EFU and I stayed with my parents, as did my sister, her husband, and their three sons aged twelve, nine, and four. They are very active, where "active" means "entirely out of control," and it was mostly the unrelenting whinging of the four-year-old that made much of the trip unpleasant. I suppose that anyone who has three sons has to develop a thick skin and highly selective hearing, so it's not surprising that all the chaos and crying go unnoticed by my sister and brother-in-law, but as I have been cursed (apparently) for the last few years with inordinately well-behaved and drama-free children (for whom I am exceedingly grateful), I have not had the opportunity to develop sufficient apathy tolerance to noise and bad behavior. On our last morning in Florida, the four-year-old was whinging because EFU would not sit next to him. ("I sat next to you yesterday morning, and all you did was whine. Why would I sit next to you again?" EFU is not one to mince words.) It struck me (for the fourth time) that sitting three brothers next to each other at a table with six other people was guaranteed to cause trouble, so I sat between the four- and nine-year olds, saying, "I'm going to sit here, and if you give me any trouble, I will eat you." The four-year-old then got sullen and sat under the table and pouted, making my sister remark, "You get up there and sit down. You'll hurt Uncle TED's feelings." To which I replied, "Are you kidding? He's not going to hurt my feelings. I'll finally get to have a meal without having to listen to him cry." This statement, apparently, was impolitic, and my sister glared at me for a bit before saying, "He's only four years old. And he's tired." I thought it wise at that point to refrain from pointing out that he was likely tired because he was allowed to stay up until midnight the night before. Instead I ate my grits. Grits are a corn product and are conceptually similar to gruel, but they are much, much tastier.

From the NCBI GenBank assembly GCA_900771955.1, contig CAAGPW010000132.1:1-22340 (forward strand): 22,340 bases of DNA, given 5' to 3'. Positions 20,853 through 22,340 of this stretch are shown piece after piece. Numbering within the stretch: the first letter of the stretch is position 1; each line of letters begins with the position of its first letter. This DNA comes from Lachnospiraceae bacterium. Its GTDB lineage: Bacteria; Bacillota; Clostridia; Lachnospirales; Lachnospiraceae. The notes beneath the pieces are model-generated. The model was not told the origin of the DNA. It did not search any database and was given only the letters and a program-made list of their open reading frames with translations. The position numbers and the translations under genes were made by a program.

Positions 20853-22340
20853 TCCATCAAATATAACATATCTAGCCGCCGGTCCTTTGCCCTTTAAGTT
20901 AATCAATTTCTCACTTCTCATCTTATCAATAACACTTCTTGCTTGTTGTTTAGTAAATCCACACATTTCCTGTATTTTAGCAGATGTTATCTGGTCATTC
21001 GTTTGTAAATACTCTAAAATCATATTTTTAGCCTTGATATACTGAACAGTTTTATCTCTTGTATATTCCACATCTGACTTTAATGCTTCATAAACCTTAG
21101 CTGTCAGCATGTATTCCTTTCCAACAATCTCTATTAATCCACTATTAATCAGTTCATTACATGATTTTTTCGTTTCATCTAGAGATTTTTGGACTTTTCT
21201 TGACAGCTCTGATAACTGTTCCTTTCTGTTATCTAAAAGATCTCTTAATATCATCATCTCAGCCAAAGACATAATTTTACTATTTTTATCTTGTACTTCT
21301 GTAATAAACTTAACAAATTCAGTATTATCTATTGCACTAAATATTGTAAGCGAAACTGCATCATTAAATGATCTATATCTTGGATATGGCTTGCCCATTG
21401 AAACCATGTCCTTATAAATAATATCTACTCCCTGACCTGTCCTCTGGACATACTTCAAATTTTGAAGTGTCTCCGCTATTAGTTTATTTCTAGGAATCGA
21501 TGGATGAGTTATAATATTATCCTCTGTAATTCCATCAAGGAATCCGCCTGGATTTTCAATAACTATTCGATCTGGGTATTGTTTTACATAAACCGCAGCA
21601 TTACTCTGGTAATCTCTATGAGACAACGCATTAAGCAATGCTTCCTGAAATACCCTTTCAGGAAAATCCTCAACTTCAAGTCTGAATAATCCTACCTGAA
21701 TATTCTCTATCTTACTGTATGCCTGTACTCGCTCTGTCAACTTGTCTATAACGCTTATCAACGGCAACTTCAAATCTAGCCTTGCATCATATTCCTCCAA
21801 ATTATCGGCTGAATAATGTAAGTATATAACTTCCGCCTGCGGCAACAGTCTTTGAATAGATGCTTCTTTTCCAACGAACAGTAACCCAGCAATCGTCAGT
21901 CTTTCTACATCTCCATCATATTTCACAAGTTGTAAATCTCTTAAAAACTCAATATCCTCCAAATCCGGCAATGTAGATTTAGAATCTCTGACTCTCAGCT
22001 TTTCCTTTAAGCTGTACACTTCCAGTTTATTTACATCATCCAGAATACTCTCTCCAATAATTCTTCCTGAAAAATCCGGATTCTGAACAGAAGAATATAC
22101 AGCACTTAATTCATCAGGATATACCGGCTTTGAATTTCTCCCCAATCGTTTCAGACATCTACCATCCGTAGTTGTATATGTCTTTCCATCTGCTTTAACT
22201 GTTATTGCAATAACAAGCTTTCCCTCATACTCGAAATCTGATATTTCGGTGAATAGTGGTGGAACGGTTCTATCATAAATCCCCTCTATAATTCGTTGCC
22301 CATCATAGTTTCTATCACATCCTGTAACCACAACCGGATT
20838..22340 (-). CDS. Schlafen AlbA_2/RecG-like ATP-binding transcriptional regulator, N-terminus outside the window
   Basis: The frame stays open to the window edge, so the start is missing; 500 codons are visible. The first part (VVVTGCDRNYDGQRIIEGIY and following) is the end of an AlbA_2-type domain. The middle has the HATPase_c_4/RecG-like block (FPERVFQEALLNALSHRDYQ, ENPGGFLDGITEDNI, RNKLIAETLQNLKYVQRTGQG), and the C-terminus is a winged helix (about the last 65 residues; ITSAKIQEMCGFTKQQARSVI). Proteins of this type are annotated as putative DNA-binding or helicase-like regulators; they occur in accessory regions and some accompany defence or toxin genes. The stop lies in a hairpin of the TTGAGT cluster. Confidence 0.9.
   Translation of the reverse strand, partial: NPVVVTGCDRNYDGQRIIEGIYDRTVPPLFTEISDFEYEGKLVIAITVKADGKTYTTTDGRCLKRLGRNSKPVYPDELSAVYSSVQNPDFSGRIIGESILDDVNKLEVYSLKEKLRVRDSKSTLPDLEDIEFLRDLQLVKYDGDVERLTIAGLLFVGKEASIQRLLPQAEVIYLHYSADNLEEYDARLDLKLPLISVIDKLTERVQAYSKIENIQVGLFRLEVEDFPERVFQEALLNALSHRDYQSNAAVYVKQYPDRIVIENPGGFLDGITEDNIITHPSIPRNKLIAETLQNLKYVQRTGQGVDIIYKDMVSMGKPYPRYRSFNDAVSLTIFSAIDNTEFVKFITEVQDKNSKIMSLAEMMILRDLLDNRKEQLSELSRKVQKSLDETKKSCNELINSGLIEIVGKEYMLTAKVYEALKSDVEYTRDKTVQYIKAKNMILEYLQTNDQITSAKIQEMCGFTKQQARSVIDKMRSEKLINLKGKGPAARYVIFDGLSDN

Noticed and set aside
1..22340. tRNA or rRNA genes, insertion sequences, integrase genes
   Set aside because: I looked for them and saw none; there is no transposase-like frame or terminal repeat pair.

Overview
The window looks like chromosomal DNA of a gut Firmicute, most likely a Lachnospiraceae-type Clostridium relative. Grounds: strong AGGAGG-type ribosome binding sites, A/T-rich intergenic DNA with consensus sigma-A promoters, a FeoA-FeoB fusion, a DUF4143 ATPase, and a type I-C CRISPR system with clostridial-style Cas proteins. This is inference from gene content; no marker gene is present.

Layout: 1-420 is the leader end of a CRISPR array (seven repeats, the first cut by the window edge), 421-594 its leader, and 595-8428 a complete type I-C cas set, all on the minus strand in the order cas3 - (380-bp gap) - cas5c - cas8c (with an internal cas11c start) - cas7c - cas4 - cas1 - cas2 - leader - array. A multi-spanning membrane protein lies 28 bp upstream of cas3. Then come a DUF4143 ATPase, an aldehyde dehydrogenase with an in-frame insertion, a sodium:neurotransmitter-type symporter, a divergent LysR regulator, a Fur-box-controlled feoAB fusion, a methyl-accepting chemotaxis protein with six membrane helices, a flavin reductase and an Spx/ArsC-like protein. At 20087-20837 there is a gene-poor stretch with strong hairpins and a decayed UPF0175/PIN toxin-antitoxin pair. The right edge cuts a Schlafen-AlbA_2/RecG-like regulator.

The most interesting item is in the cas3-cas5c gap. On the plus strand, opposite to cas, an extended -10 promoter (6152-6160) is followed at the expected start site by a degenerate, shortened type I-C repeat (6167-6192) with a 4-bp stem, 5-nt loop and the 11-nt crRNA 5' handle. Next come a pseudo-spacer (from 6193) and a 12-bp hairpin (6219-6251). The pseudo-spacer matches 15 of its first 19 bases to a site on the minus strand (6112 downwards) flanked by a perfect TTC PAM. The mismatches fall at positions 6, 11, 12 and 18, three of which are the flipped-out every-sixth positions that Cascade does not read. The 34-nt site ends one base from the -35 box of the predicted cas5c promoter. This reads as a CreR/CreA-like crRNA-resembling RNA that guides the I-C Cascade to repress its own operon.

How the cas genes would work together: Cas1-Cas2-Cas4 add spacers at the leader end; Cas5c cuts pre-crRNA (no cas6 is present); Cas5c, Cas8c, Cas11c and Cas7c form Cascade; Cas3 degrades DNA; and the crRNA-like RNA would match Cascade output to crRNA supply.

Anyway, despite the chaos, EFU and I mostly enjoyed the visit, especially the beach, where she collected many shells, and the nature preserve, where we saw two herons. And a kayaker with perfect abs. EFU forgot to bring her camera on the trip, and she had commandeered mine at the preserve, so I didn't get a picture of the abs, or of the extremely fit young man riding a bicycle while wearing a wife beater (multitasking!). The nephews were also a lot more fun when they had open space to run around in and no walls for their noise to bounce off.